In the film Dead Man Walking, all of these points-of-view are taken into account as the lead character, Sister Prejean, navigated her way through this emotional minefield. First of all it must be stated that the death row convict, Matthew Poncelet (played by Sean Penn) was guilty of the rape and murder he had been convicted of. While he claimed that he was just an accomplice, not the murderer, his guilt was really never in doubt; just the degree of culpability. The families of his victims, the prosecutor, police, even some of Sister Helen's friends and family, represented the pro-capital punishment argument. For instance, the prosecutor gave a stirring speech at Poncelet's parole hearing which described the horrible acts committed by Poncelet, the possible futures of these two young persons who had their lives cut short, and the reasons why he deserved the punishment he received. In our society it is the role of these people to seek what the law requires be means of punishments. Regardless of personal opinions, the prosecutor and the parole board must follow the law and invoke the death penalty when legal and appropriate. To do otherwise would be a breach of the public trust. While these people may represent the pro-capital punishment side of the issue, it is their job and are bound by law to do so.
On the other hand were the victim's families which sought justice for their loved ones. In Dead Man Walking the victims were two teenagers: Walter Delacroix and Hope Percy, and their families represented the different reactions people undergo when enduring such traumatic events. While Walter Delacroix's mother grieved for a time and then tried to move on with her life, his father, Earl Delacroix, could not get over the death of his son and lived in a state of permanent mourning. Earl's grief is best described when he stated "When you lose a child all the memories get sealed in a place…..sealed like a shrine."(Dead Man Walking) It would seem that Earl's emotions were sealed in that place as well which led to the breakup of his marriage; an effect that is all too common in such cases. The other murdered teen's family was just as distraught but sought solace in other ways. Hope Percy's father, Clyde, told Sister Helen the story of how Poncelet taunted him on the way to court one day; and how he could have killed him as a result. Sister Prejean failed to realize that he did not kill Poncelet when he had the chance because he believed in the justice system and it's ability to execute murderers. Hope Percy's mother Helen then described her brother the Dentist who was forced to identified the body of Hope because the police didn't think the parents could handle it. Her brother quickly became a supporter of the death penalty after literally picking through the decayed remains of his own niece. In light of this, Clyde Percy and his family felt they needed some closure to their nightmare and believed they would receive justice when the system executed Poncelet. In their case, the death penalty was a necessity for emotional closure.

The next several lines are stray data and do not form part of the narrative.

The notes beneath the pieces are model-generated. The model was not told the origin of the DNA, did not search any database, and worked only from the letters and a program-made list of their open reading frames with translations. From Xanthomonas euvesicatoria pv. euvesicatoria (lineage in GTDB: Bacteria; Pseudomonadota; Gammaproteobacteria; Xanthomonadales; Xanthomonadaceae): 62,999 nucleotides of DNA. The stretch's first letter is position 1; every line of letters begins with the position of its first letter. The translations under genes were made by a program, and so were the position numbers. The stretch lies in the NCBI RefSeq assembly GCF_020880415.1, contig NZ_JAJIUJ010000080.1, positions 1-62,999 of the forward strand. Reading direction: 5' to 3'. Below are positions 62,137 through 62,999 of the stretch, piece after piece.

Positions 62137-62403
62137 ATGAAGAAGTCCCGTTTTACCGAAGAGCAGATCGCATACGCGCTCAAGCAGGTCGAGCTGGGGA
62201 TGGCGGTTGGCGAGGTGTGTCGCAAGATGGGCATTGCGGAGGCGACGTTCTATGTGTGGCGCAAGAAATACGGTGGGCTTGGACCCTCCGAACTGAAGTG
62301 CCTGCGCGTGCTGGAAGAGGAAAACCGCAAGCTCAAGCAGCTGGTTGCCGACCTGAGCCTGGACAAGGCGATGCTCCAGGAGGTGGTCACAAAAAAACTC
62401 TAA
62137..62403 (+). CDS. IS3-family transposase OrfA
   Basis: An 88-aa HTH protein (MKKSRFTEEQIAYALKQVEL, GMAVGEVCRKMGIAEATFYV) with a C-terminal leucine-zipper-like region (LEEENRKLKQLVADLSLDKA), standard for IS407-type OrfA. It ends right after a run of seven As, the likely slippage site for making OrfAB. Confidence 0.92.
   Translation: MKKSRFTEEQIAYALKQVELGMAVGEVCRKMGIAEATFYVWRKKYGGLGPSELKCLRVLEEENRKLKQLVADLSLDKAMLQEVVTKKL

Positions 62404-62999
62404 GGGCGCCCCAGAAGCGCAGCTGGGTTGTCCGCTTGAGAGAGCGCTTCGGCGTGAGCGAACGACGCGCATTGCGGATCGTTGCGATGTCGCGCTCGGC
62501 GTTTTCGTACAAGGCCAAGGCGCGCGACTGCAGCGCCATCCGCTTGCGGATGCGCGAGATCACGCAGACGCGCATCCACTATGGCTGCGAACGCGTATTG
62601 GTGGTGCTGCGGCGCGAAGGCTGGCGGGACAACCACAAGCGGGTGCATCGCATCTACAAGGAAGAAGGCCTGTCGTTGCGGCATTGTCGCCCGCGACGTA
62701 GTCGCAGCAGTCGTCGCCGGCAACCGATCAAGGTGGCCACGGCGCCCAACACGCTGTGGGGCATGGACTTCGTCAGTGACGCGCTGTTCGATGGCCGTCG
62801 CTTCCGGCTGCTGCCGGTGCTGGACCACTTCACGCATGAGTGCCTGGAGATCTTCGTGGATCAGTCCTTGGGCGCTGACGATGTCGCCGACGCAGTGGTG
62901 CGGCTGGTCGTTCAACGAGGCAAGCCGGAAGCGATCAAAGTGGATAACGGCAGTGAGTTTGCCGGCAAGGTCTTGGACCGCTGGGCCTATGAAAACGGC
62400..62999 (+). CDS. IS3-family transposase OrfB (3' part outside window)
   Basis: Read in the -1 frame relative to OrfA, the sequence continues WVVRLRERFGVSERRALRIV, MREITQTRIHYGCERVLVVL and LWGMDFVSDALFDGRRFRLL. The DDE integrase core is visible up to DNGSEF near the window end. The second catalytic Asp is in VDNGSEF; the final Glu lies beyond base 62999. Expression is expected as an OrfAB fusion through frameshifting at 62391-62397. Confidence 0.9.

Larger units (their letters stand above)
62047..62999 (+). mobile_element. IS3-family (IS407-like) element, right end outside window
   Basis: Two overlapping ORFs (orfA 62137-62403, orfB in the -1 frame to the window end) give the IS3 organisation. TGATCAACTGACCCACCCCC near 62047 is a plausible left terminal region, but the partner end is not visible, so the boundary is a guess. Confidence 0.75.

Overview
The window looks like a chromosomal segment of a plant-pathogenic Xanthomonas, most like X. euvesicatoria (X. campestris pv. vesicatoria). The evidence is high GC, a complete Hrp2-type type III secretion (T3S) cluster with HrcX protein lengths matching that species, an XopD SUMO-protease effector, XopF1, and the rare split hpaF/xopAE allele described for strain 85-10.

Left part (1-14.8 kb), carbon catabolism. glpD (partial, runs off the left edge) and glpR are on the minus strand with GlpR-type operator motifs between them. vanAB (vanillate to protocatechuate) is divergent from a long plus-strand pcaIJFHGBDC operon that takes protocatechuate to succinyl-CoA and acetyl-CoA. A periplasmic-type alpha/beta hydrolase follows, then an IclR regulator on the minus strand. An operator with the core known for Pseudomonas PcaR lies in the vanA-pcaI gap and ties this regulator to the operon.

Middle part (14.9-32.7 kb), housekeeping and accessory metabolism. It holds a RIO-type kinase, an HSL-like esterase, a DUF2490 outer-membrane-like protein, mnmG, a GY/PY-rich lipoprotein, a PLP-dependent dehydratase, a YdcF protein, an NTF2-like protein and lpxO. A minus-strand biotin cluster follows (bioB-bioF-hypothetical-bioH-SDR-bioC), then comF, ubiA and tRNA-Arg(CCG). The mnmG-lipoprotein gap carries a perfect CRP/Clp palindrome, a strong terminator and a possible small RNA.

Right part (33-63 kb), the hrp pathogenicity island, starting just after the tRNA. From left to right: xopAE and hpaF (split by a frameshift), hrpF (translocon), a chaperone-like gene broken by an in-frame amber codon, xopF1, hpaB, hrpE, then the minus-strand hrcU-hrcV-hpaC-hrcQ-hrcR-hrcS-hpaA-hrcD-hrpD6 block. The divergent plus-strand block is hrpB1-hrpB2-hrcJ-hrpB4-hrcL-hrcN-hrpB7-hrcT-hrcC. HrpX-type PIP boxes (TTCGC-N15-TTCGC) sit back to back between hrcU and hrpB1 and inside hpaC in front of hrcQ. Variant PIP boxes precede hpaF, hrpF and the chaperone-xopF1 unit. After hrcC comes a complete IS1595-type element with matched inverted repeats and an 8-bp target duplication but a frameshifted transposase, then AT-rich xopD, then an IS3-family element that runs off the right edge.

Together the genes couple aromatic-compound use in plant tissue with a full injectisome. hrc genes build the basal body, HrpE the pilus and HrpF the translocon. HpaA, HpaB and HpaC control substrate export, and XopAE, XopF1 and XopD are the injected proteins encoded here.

Representing the anti-capital punishment are those who, in the movie, seem to act in favor of the convicted murderer. As these people continually justify themselves throughout the movie: they are against the death penalty, not in favor of a convicted murderer. Many of those who are in favor of capital punishment often react as though those opposed to the death penalty somehow are in favor of the murderer. There are many in the film who hold this view, including Clyde and Helen Percy; who reacted angrily to the announcement by Sister Helen that she had become Poncelet's spiritual advisor. They felt that she had chosen the side of the person who raped and murdered their daughter over them. While this is understandable, it is not accurate. Those who oppose the death penalty do so out of a disdain for the death of a human being, even when the State performs the act. Both Sister Helen and Poncelet's lawyer, Hilton Barber openly acknowledge the heinous crimes of Poncelet, as well as him need for punishment. It is death as a punishment they do not want; and Hilton Barber's statement made in front of the parole board expressed his view that capital punishment was barbaric, cruel, and unfairly dispensed. Barber's argument attempted to show Poncelet as a human being and not just a convicted murderer, how he came from a broken poverty stricken home, he…